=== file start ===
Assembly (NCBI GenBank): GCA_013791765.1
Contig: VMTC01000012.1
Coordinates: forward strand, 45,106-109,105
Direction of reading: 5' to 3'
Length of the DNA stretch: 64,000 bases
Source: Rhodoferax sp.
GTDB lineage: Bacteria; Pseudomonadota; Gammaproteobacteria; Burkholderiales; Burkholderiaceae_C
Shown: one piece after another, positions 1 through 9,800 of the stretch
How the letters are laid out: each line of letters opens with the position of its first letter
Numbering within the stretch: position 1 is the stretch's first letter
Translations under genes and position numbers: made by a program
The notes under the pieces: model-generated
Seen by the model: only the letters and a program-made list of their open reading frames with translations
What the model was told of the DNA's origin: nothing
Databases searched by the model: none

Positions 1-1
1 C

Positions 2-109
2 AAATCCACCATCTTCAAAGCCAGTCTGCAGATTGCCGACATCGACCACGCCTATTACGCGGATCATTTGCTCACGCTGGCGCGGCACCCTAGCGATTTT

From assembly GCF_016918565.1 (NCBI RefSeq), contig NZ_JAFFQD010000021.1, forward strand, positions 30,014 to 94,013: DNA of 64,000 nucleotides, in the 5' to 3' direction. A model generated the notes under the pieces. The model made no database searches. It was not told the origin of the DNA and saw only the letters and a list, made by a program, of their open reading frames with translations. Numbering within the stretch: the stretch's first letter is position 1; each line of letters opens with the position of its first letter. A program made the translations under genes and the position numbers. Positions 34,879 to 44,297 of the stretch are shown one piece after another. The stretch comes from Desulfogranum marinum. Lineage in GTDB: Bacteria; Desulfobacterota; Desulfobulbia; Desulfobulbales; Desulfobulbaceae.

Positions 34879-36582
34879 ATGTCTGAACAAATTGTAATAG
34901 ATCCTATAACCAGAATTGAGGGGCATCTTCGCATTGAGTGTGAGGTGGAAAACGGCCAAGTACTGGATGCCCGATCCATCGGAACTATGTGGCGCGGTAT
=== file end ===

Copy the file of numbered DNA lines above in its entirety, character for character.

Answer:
Assembly (NCBI GenBank): GCA_013791765.1
Contig: VMTC01000012.1
Coordinates: forward strand, 45,106-109,105
Direction of reading: 5' to 3'
Length of the DNA stretch: 64,000 bases
Source: Rhodoferax sp.
GTDB lineage: Bacteria; Pseudomonadota; Gammaproteobacteria; Burkholderiales; Burkholderiaceae_C
Shown: one piece after another, positions 1 through 9,800 of the stretch
How the letters are laid out: each line of letters opens with the position of its first letter
Numbering within the stretch: position 1 is the stretch's first letter
Translations under genes and position numbers: made by a program
The notes under the pieces: model-generated
Seen by the model: only the letters and a program-made list of their open reading frames with translations
What the model was told of the DNA's origin: nothing
Databases searched by the model: none

Positions 1-1
1 C

Positions 2-109
2 AAATCCACCATCTTCAAAGCCAGTCTGCAGATTGCCGACATCGACCACGCCTATTACGCGGATCATTTGCTCACGCTGGCGCGGCACCCTAGCGATTTT

From assembly GCF_016918565.1 (NCBI RefSeq), contig NZ_JAFFQD010000021.1, forward strand, positions 30,014 to 94,013: DNA of 64,000 nucleotides, in the 5' to 3' direction. A model generated the notes under the pieces. The model made no database searches. It was not told the origin of the DNA and saw only the letters and a list, made by a program, of their open reading frames with translations. Numbering within the stretch: the stretch's first letter is position 1; each line of letters opens with the position of its first letter. A program made the translations under genes and the position numbers. Positions 34,879 to 44,297 of the stretch are shown one piece after another. The stretch comes from Desulfogranum marinum. Lineage in GTDB: Bacteria; Desulfobacterota; Desulfobulbia; Desulfobulbales; Desulfobulbaceae.

Positions 34879-36582
34879 ATGTCTGAACAAATTGTAATAG
34901 ATCCTATAACCAGAATTGAGGGGCATCTTCGCATTGAGTGTGAGGTGGAAAACGGCCAAGTACTGGATGCCCGATCCATCGGAACTATGTGGCGCGGTAT